However, you could also argue that the Germans also gained a huge amount of morale from this historic victory. German newspapers were equally as positive of those of Britain, proclaiming a famous victory that would potentially be a major stepping stone for them towards winning the war. For example; the Deutsche Allgemeine ran the headline ‘Dunkirk Taken’, reporting 40,000 British prisoners and a further 40,000 British deaths through drowning in the channel. Furthermore, the Nazi party paper (Völkischer Beobachter) poked fun at the British for abandoning their French allies, under the headline ‘Breakthrough in Dunkirk’. This infectious spread of propaganda in relation to Dunkirk would have given the Germans a similar pride over the war as it did for the British, limiting the role of British propaganda as the Germans experienced a similar Dunkirk spirit as the British, only they believed that they were close to ending the war victorious. Furthermore, the Germans also damaged the morale of British troops through posters dropped by the Luftwaffe, highlighting the Allied predicament as they were shown to be surrounded and in a hopeless situation even after the evacuation. No amount of inspirational speeches from Churchill could fully compensate for the 68,000 British casualties and the terrifying nature of a potential German invasion that seemed imminent. This was still a victory for German morale.
Consequences and potential outcomes?
The immediate consequences, although not as destructive as they could have been, were still crushing, with the Allies suffering heavy losses in both land and naval divisions. Statistically, it was near catastrophic; 68,000 men of the BEF were captured and killed in Blitzkrieg and the following retreat and evacuation, 40,000 French troops were captured at Dunkirk, with the number of French casualties reaching nearly 290,000, 416,940 tonnes of BEF stores were left in France to be captured by the Germans, and over 200 vessels were sunk, including 6 naval destroyers. The Germans on the other hand experienced the results of a superior military performance, with only 27,000 men killed and 110,000 wounded. The ‘lightning war’ tactic of Blitzkrieg was shown to be incredibly effective, and Hitler had reason to be pleased. However, I would argue that the British army’s escape from Dunkirk, although reaching home barely intact, was potentially the major turning point of the Second World War.
It is almost certain that if the evacuation of Dunkirk did not take place as well or at all, Hitler would have had roughly a quarter of a million of British troops in captivity. This would have given Churchill few other options than to search for some form of peace treaty. Britain would have been without the majority of its professional army and would not have had the means to recover. However, although the outcome of the war looked almost certain at this point in time, Hitler was still relatively unwilling to invade Britain, stating that invasion was a last resort ‘if it cannot be made to sue for peace in any other way’. This infers that firstly there would have been a relatively peaceful end to the war, as Hitler was trying to solve the problem of peace through offering ‘sensible peace agreements’, and also that there was not enough aggressive pressure placed upon Britain. Hitler gave the British a chance to breathe, whereas if he had capitalised upon his great victory at Dunkirk and launched an attack on Britain, he would have been taking advantage on the battle weary British troops, recovering from their escape across the channel.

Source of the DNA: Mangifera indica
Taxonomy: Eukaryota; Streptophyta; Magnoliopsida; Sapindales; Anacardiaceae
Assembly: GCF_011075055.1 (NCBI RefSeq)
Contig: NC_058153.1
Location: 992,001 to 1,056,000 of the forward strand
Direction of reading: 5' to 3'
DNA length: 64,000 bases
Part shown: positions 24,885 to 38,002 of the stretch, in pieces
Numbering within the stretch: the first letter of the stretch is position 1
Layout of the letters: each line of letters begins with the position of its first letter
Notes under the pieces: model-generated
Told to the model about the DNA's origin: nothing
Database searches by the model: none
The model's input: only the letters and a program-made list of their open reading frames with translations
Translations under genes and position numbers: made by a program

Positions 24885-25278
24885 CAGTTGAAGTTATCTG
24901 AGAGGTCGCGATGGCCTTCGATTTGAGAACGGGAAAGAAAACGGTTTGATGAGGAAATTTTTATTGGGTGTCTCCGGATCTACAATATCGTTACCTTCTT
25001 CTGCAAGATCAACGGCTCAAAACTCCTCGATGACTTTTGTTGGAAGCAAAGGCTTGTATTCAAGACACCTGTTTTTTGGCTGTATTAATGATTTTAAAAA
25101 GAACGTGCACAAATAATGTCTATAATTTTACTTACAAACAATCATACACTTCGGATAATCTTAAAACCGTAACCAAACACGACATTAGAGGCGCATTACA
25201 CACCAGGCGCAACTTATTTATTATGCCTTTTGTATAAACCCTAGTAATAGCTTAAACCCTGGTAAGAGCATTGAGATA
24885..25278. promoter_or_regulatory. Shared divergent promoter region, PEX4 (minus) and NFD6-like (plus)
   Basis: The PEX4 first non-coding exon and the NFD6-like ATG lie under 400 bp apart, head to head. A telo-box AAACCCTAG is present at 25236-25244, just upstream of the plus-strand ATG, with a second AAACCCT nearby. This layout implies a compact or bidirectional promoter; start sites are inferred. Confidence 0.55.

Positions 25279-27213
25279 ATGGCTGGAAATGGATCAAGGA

The result of Dunkirk also allowed Churchill to notably implement himself upon the British public as a notable wartime leader. Prior to the evacuation, Churchill had been Prime Minister for only 16 days, meaning he still had to earn a great amount of respect from the British public in order to gain the undying support he had by the end of the war. Churchill’s rhetoric following Dunkirk was immense and captured the mood of the nation. Had Britain not escaped Dunkirk, then Churchill’s gloomy prognosis regarding the war that Britain should expect ‘hard and heavy tidings’ would have been more pertinent. This is because had he had no positive news to motivate the public with, his leadership skills would have immediately been placed under scrutiny, potentially undermining the Dunkirk spirit that occurred as a result of the evacuation. This in turn could have quite easily left Britain with little enthusiasm to continue with the war, and led the government towards agreeing a peace treaty. However, due to the ‘miracle’ of the evacuation, Churchill was able to keep the citizens inspired against the threat of Nazi peril. His preparations for attack were also instantaneous; by mid-July over a million men had enrolled in the Local Defence Volunteers, barbed wire, beach fortifications, roadblocks and pillboxes were put up, the country braced itself for invasion. This recovery was predominantly the result of Churchill inspiring the nation, and was the beginning of a new and improved war effort. He kept the war alive in a time when Britain were alone, with no allies, and with their backs firmly against the wall; this, in truth, was almost as important as actually winning the war. If Churchill wavered from his stoicism at any point, then his country would have fallen under Hitler’s rule as a surrender would have been inevitable.
Overall, I would make the argument that without the heroism of Dunkirk, the Allies would have capitulated, and would not have been able to even continue the war for the remaining 5 years. The Germans would have captured too many troops, equipment and weaponry of the BEF for Churchill to have justification to actually continue the war, making it even more of a necessity for the Allies to escape Dunkirk with a number of their troops. Although the events of Dunkirk were exaggerated by British and German propaganda, the media had a far greater influence in fuelling British morale, keeping the war spirit going when it could have so easily been destroyed. This turned out to be vital in that had peace been accepted by Britain, America and Russia would have never entered the war and put Germany and Hitler on the permanent backfoot. Germany had the chance to crush the Allies for good, however, Hitler only considered the invasion of Britain a last resort, allowing the recovery of Britain and the continuation of the fighting. The lack of capitalisation was the beginning of the end for Hitler’s Germany.